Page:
Emily Padgett as Daisy Hilton and Erin Davie as Violet Hilton in Side Show, directed by Bill Condon, at the Kennedy Center.
Emily Padgett as Daisy Hilton and Erin Davie as Violet Hilton in Side Show, directed by Bill Condon, at the Kennedy Center.
(© Joan Marcus)

When it first opened on Broadway in 1997, Side Show was a very different production from the one that is currently playing at the Kennedy Center. This Side Show ups the ante with new characters, new music, and new choreography, that add up to a completely fresh production.

What remains the same is that Side Show tells the touching story of conjoined twins the Hiltons, Violet (Erin Davie) and Daisy (Emily Padgett), born in England in the early twentieth century. With book and lyrics by Bill Russell, the musical shows how the girls' adoptive mother exploited them, working with cruel carnival manager Sir (Robert Joy), to display them in a circus sideshow. Early on, two men enter the sisters' life: a talent scout, Terry (Ryan Silverman) and vocal coach, Buddy (Matthew Hydzik). With their energy and influence, the girls throw off Sir's stranglehold and become popular vaudeville stars.

Adding supplemental material to the book, director Bill Condon crafts Side Show into a polished character study, searching the depths of the sisters' emotional and psychological differences as they look for love and fame. Violet, who is shy, wants to "be like everyone else." Daisy, the extrovert, wants to be rich and adored. Condon wisely keeps their differences apparent, always on the edge of being divisive, but not explosive. Beneath those differences, Violet and Daisy's love for each other gives them the strength to face the challenges of their situation.

Condon's vision is particularly on display in the opening number, "Come Look at the Freaks," sung by Sir and a variety of "Attractions," which reveals Violet's and Daisy's real home, a place peopled by affectionate but unusual fellow inhabitants: Bearded Lady, Reptile Man, Tattoo Girl, Three Legged Man, and many more. Emphasizing the uniqueness of these characters allows director Bill Condon to keep Side Show from being a sad "behind-the-scenes" musical about two human beings who exist to be gawked at by strangers. Instead, Condon plays with notions of perfection and imperfection, normalcy and abnormality. As the charming Harry Houdini (Javier Ignacio) muses in his mellow tenor, "Strange? What's wrong with that?"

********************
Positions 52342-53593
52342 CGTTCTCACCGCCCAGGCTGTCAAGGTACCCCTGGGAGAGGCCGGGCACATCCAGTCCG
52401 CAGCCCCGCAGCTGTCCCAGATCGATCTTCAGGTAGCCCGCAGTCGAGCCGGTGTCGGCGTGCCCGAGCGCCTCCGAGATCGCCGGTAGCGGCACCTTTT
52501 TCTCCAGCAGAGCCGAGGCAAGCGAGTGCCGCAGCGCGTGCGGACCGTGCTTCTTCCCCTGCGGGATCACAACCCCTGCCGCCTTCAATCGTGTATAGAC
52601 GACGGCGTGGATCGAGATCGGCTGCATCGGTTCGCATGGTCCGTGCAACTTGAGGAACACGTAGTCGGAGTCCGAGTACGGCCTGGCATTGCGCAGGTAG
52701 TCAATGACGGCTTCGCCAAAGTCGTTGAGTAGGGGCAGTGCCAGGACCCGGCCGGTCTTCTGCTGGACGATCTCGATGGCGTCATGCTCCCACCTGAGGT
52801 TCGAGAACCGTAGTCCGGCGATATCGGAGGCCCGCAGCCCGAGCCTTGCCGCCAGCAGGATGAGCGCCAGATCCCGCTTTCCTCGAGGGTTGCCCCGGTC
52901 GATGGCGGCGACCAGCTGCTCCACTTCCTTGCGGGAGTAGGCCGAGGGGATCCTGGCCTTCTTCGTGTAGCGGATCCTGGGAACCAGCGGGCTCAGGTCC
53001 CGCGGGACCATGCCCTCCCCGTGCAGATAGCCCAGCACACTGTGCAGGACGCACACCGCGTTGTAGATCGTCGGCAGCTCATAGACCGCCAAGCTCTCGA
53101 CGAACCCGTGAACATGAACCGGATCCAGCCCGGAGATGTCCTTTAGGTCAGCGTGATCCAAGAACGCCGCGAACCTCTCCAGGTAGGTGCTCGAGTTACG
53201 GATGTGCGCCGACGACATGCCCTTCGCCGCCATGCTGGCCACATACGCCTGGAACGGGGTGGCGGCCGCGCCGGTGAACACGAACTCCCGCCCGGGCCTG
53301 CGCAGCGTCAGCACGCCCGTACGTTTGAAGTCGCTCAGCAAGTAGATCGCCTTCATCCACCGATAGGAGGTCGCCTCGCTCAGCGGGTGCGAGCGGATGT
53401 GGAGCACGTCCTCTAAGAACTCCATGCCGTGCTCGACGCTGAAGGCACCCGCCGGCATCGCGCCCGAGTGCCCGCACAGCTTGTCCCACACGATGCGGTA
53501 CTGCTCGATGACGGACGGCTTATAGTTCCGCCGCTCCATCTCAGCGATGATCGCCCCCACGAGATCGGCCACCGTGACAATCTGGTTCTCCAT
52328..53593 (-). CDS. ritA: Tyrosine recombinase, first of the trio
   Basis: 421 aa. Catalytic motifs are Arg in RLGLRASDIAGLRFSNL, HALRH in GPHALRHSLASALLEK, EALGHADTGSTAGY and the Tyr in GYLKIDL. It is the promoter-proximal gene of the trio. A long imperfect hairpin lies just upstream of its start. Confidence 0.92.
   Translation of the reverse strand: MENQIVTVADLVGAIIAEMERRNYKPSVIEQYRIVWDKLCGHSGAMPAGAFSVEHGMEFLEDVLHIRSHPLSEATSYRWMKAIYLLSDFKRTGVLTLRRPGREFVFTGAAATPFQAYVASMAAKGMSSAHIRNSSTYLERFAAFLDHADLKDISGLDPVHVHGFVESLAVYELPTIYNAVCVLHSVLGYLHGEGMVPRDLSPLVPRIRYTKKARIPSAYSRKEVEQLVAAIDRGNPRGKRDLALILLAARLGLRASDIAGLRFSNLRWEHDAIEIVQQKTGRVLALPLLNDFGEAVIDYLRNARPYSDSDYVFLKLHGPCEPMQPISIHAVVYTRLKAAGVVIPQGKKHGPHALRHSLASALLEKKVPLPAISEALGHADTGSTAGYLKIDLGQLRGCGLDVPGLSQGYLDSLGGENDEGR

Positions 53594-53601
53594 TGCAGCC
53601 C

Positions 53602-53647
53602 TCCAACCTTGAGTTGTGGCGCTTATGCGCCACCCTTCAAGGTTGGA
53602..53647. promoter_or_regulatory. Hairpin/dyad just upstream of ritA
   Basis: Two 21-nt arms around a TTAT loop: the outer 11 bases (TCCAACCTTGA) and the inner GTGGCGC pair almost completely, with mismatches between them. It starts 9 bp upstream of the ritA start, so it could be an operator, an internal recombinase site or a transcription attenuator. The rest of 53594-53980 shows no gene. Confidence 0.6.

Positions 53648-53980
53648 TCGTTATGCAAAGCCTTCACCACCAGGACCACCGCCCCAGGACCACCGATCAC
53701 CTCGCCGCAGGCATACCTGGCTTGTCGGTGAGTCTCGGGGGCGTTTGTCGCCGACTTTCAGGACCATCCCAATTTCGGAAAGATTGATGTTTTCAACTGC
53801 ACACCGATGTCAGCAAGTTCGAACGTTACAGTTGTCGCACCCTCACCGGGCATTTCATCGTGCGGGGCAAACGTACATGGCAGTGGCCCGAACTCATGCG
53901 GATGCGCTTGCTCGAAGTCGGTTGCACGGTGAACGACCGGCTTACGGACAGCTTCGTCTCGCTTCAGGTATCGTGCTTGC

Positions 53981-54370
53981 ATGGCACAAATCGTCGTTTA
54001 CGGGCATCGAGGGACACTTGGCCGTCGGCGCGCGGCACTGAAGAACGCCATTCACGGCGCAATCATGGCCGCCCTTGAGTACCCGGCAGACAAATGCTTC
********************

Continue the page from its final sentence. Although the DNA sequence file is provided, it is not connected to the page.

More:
Henry Krieger's original score received acclaim for certain show-stopping numbers ("Who Will Love Me As I Am?" and "I Will Never Leave You"). Those numbers are still in this production, sung with power and authority by Davie and Padgett. The womens' voices blend easily. Padgett's voice has a bell-like clarity while Davie's possesses an intriguing depth.

Apart from Violet and Daisy, one of the most fascinating characters in Side Show is Jake (David St. Louis), a man who looks after the sisters from their earliest days in the carnival. St. Louis is a dynamic presence and has an extraordinarily strong voice. Jake's passionate declaration of love to Violet ("You Should Be Loved"), is one of the musical's high points.

The energy of Side Show is due in large part to the precise and fiery work of choreographer Anthony Van Laast, who introduces marvelous soft-shoe numbers, waltzes, and even a tap routine for a priest and two altar boys.

Paul Tazewell's costumes mimic the breadth of the Side Show experience: fantastical costumes for the "Attractions;" imaginative period suits for Buddy and Terry; a charming array of dresses for Violet and Daisy, moving from simple cotton housedresses to elegant, wide-legged satin pants and velvet and chiffon gowns.

David Rockwell's set emphasizes the theatricality of the sisters' lives. Rockwell mirrors the arc of the sisters' adventures, by beginning in the dark, grimy circus and ending in a glittering arena before thousands of people. To create this emphasis, Rockwell inventively flies arches of growing size onto the stage to show the young women performing before larger and larger crowds across America.

With its unusual mixture of poignancy and humor, Side Show comes across as both more expansive and more focused than the 1997 version. A compelling musical, it cannot be classified as comic or tragic and it has nothing to do with sensationalism or the grotesque. It is a unique work, propelled by credible, moving visions of love. And by Violet's and Daisy's ultimate dedication to each other.